Once I had got over the hilarious word that is ‘weaning’, I did some reading to find out what we were in for when making the transition from milk to food. I consulted Annabel Karmel, Ella’s Kitchen and numerous threads on BabyCentre before I decided to take the plunge. I felt Ted was showing all the signs that he was ready for weaning, even though he wasn’t quite 6 months, so started by trying him on a spoon of baby rice a day. He seemed to enjoy this and after a while we moved on to pureed fruit and vegetables. He preferred the sweet taste of fruits and was a little bit more challenging when it came to vegetables, but we persevered and enjoyed trying lots of different foods with him. Although I really love the concept of Baby Led Weaning I wasn’t brave enough to fully go down this route – so whilst we fed Ted pureed foods we also have him solid foods to explore the texture and attempt to self-feed. Any finger food that we gave to him in the early stages would pretty quickly end up on the floor, and sometimes it seemed like a pointless and tedious exercise. I always felt he just really wasn’t interested in feeding himself, and although I kept offering him food for himself, he stayed on pureed food for quite a long time. We tried different combinations of veg, adding baby pasta, and eventually adding meat – but it was always in some form of mush or other, and fed to him by spoon. He expressed his joy of food with lots of “mmmmm” sounds and has always had an impressive appetite. He is quite a big baby, on the 98th percentile, and rightly or wrongly I have always been paranoid that if he didn’t have enough food in him, he wouldn’t sleep. I think this is another reason I couldn’t fully commit to Baby Lead Weaning – it felt like if he was going to feed himself then he wouldn’t eat at all!
He is now 13 months old and we have come a long way with his eating and feeding. He feeds himself his lunch every single day – no more slop! An example of what he might typically eat for lunch would be chopped up ham, cubes of cheese, hummus in a tortilla wrap, rice cakes, a slice of melon, finished off with his absolute favourite: a yoghurt. He LOVES fruit and and crunchy food, like the Organix Goodies range that we are currently testing out. (Review to come soon!) I love following Baby Lead Weaning accounts on Instagram and seeing the beautiful lunches some mums make their lucky babies – I particularly like the bento-style lunches, check them out! Whilst I have some shape cutters and have once or twice made a sandwich in the shape of a bear, I am by no means one of those culinary artists. My friend is really into this and makes beautiful lunches for her daughter, and through her I have discovered what a yumbox is and one of her favourite websites that sell amazing accessories to create these lovely lunches.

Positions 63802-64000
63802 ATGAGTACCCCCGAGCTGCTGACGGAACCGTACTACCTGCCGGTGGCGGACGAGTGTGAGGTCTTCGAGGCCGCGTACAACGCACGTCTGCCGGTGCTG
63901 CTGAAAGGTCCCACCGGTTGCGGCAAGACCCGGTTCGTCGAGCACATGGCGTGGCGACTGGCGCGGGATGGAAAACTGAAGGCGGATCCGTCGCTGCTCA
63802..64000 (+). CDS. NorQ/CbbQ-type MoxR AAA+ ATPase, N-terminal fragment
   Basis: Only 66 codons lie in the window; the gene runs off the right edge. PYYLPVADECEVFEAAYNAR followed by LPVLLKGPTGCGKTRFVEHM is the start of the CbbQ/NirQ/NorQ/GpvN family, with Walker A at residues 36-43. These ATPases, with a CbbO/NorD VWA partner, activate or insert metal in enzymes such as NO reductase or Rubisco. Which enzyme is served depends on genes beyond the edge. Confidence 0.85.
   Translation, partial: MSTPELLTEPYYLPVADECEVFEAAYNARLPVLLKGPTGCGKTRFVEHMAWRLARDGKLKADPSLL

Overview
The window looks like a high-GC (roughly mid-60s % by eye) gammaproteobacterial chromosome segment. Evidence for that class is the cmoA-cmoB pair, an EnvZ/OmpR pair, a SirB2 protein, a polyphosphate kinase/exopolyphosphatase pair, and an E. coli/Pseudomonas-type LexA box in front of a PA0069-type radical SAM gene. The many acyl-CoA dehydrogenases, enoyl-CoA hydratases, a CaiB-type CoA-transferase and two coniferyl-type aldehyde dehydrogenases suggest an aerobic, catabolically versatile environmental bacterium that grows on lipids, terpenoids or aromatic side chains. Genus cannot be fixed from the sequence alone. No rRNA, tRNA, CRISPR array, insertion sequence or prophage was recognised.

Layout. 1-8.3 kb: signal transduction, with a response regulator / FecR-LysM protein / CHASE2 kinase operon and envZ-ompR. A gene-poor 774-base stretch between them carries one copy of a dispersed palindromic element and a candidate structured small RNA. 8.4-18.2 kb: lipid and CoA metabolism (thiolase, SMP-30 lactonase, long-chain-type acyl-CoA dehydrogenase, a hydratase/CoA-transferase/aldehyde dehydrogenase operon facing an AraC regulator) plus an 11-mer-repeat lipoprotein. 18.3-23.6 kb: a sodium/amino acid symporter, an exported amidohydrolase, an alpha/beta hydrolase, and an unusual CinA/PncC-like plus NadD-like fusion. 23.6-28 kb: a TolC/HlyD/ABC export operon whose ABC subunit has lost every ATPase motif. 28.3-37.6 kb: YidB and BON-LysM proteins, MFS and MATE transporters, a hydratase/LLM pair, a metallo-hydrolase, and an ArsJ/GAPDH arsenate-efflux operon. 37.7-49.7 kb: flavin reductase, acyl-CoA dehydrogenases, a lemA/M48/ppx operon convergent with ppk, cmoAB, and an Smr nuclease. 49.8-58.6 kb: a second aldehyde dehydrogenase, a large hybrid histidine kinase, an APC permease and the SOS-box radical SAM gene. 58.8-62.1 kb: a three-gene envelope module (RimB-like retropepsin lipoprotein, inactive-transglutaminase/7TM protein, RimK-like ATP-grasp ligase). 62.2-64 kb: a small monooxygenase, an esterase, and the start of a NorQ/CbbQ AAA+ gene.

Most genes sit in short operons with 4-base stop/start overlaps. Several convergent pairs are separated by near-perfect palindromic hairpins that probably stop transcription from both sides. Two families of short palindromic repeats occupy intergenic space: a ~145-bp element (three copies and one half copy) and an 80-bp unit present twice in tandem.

We are now at a really nice point in Ted’s weaning journey where he can eat a variety of foods and textures, without any fuss. I really like that we can go out to eat and order him something from the children’s menu now. He will eat most kinds of pasta in restaurants and loves a bit of toast if we are out for brunch. I have found weaning quite stressful, but we are in a good place now. Here are some things that have been great for weaning:
- The IKEA Antilop Highchair – It’s just too good. Easy to clean, easy to transport, and a bargain. If you are a parent of a toddler in Bristol you probably have one of these anyway!
- An Apron – For some reason, wearing a bib completely angers Ted and puts him off his tea-time game. So many clothes have been ruined by unsightly orange stains. We now use a painting style apron to preserve his clothes and keep him calm – they are wipe down and roll up nicely to take out with you. We got our from trusty IKEA, but Tu at Sainsbury’s also do them.
- A spill-proof beaker – Ted literally just waves his beaker of water around like a loon, and used to end up soaked and thirsty. We bought a beaker that was spill-proof so that he could learn how to drink properly and still be in charge of it himself.
- Ella’s Kitchen Pouches – These were so good in the early days when we were out and about for lunch. At home I would try to give him fruit and vegetables that I had pureed myself, but on the move these were a God send.
Other things that worked for us were eating all together – he seemed to learn through watching us and it being quite a sociable activity, and also… keep trying! It can feel stressful but it is a huge learning curve and something to just persevere with. How did you find the weaning process? What tips would you give to others? Let me know in the comments below! Xx